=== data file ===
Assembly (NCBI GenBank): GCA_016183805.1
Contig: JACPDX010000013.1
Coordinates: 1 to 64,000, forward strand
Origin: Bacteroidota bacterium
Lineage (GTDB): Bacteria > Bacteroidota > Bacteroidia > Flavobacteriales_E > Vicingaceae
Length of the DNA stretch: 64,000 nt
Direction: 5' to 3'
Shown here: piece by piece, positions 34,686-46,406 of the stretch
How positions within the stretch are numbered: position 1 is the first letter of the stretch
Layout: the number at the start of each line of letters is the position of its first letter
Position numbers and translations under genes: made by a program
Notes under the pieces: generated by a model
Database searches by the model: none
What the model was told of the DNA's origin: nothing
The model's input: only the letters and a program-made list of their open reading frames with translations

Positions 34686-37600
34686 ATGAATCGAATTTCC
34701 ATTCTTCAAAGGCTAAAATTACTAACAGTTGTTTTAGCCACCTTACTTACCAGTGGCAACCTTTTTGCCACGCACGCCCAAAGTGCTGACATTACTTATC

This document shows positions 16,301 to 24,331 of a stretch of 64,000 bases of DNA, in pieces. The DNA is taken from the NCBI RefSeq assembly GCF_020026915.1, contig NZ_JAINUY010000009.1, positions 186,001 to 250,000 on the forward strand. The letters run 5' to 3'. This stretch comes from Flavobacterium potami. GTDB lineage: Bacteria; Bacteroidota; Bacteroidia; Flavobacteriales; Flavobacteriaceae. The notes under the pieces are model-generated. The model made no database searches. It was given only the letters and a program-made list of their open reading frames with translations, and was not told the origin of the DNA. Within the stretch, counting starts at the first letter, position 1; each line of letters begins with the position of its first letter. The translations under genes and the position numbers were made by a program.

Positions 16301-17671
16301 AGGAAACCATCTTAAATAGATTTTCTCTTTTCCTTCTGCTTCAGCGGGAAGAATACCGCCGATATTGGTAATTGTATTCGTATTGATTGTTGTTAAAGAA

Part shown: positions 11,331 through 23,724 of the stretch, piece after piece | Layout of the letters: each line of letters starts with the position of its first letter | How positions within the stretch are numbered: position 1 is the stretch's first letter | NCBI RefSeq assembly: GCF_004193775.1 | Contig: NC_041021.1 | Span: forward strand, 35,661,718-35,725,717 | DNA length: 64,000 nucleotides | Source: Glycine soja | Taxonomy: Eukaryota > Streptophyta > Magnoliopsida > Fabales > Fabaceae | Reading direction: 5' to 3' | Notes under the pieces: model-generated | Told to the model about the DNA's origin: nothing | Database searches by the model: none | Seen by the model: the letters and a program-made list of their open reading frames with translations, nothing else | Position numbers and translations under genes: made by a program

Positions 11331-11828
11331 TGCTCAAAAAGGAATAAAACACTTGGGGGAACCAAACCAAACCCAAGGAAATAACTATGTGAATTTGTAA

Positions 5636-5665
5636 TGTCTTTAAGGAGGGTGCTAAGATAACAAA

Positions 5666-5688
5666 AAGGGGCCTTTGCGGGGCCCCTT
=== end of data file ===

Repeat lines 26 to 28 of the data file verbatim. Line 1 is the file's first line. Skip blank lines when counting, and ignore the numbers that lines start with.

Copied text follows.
5636 TGTCTTTAAGGAGGGTGCTAAGATAACAAA

Positions 5666-5688
5666 AAGGGGCCTTTGCGGGGCCCCTT